Dr. Robin Stern: It, it is interesting that you're saying that because when I was writing the book in 2007 and I talked to Rachel Simmons who had written odd Girl out and, um, uh, still know her today, in fact, she, uh, was on another episode that I hope you'll listen to. And, um, she talked about how teen girls especially use gaslighting a lot. Um, yeah, you didn't see me seat at the lunchroom or whatever. You're just too sensitive, you know, and then, um, uh, never answering the questions so that the person on the receiving end the gas, it ends up second guessing themselves. Well, is that really like, am I too sensitive? Should I not have made a big deal about it? And, and so that, if that is something that happens for teen girls, I wonder if it is that kind of struggling with your identity or struggling with your sense of self in, um, what, what's going on with separation from your family? Like they, you know, no, my friends are important. My family's not important. You are not important. You are not right. You are gross and horrible as a parent and as a being. And we are wonderful and terrific and I mean, I'm exaggerating, but No,
Alice Forrester: No, you're not that far off actually. Um,
Dr. Robin Stern: And then, and somehow you grow out of it. I remember my daughter saying to me very wisely at some point, you know, mom, this is just a stage in a few years, I'll be better
Dr. Robin Stern: Was, she was right. You know, in a few years she was better and less antagonistic and and less fighting for her right. To be herself.
Alice Forrester: Right. So that, it's almost like gaslighting should be one of the developmental stages of, uh, adolescence perhaps. Yeah. I, I, um, I think that I, you, you know, um, you worked with my daughter on, on the Facebook project that you talk about in the book, and so, um, you know, social media certainly, um, is like, I always joke, you know, don't ever read below the line, you know, like all of the comment sections in anything. You know, you don't just, you know, cuz you can never trust what's being said and it's hard to, you know, ignore that. But, um, I do think we, um, I think that that is hard to navigate and stay in relationship with your child when they're in that intense place of you are wrong and I'm right. And, um, especially when there's trauma because the, you know, there's been so many hurts in their life and abandonment and losses and things like that, that you're kind of like the the core issue is no one, I'm not good enough to be loved and nobody's gonna stay with me. Right? And, and you keep saying, yes I am. Even if your room's a mess, even if you've, you know, crash the car again, even if you don't go to school, you know, I'm gonna still be there for you. Um, but it is a, um, it's hard to stay in there. Um, and I think some parents just wanna punish it out or eliminate it, erase it, you know? And, uh, those of us who are actually trying to ride it out or, um, be to keep in relationship,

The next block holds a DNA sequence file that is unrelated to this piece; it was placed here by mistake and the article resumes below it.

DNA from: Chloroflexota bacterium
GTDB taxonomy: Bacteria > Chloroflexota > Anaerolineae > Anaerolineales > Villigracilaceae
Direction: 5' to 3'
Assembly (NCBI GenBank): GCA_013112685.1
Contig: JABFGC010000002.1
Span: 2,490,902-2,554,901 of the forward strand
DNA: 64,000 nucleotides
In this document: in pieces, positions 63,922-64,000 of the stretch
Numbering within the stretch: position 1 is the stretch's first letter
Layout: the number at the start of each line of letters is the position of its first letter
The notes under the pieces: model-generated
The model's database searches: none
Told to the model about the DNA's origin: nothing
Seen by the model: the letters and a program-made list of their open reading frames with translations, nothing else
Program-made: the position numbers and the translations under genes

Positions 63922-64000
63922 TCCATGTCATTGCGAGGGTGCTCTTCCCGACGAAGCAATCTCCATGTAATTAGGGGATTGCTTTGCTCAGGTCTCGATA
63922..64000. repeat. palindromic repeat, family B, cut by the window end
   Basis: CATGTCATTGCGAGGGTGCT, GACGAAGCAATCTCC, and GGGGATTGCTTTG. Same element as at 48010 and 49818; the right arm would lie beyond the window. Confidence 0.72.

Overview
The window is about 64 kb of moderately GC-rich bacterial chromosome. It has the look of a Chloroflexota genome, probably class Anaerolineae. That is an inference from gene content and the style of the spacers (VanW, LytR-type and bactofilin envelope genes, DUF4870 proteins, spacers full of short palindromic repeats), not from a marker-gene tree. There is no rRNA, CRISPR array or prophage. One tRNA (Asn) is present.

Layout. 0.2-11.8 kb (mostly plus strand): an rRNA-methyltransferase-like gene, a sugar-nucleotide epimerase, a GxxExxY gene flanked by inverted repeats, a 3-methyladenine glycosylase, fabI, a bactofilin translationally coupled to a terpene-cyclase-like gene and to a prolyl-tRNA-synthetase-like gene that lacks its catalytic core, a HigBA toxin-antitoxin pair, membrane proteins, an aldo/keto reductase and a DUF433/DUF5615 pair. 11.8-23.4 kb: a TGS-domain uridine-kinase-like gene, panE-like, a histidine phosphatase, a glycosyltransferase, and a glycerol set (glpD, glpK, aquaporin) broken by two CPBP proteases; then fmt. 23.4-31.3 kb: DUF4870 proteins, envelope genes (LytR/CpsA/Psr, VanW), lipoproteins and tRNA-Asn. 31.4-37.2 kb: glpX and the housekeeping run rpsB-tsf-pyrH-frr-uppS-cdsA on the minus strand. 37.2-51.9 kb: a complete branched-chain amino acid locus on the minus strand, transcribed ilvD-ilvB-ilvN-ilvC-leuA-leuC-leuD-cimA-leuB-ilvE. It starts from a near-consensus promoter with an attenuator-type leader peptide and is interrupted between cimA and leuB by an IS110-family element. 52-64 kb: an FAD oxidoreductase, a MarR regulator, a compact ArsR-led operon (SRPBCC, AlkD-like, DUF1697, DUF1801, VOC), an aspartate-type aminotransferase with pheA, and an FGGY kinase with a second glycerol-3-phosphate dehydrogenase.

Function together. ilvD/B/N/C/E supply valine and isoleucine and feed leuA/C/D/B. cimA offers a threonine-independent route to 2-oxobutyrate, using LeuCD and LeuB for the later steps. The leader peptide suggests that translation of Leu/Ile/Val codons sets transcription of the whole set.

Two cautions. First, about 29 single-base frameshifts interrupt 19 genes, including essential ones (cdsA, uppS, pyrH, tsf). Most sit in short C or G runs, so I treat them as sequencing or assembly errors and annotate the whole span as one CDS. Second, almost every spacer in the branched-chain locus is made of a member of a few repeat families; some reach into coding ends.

Dr. Robin Stern: To keep relationship and to make sure that your child always knows they're lovable
Alice Forrester: Socially. People don't like that so much. They don't, you know, they want you to like kind of punish or, or, um, you know, stop that behavior. And, um, you know, I especially, you know, from my perspective, um, when you have such a core injury,
Dr. Robin Stern: Then ev when you have such a core injury, then every, no, it's another injury,
Alice Forrester: Right?
Dr. Robin Stern: It's really hard.
Alice Forrester: And you wanna raise kids who actually don't go on and repeat this over and over with other people. And so it's a, it it's a complex stressful
Dr. Robin Stern: Well, I, I know it's been a, a tough couple of years for you as, as well as other wonderful things that have happened or alongside of other wonderful things that have happened. And it's been a tough year for so many of us. You know, it's the, um, the pandemic has created space for, for some good things to happen for people and spending time with people you don't normally get to do or pausing in your life and asking yourself big questions that you don't normally get to ask or not having to commute so far, but it's also been a tough time
Alice Forrester: Yeah.
Dr. Robin Stern: For being isolated and distant from people you might wanna see. And, and asking yourself those big questions that don't have pretty answers. And, um, and just wondering what do I wanna do for the rest of my life?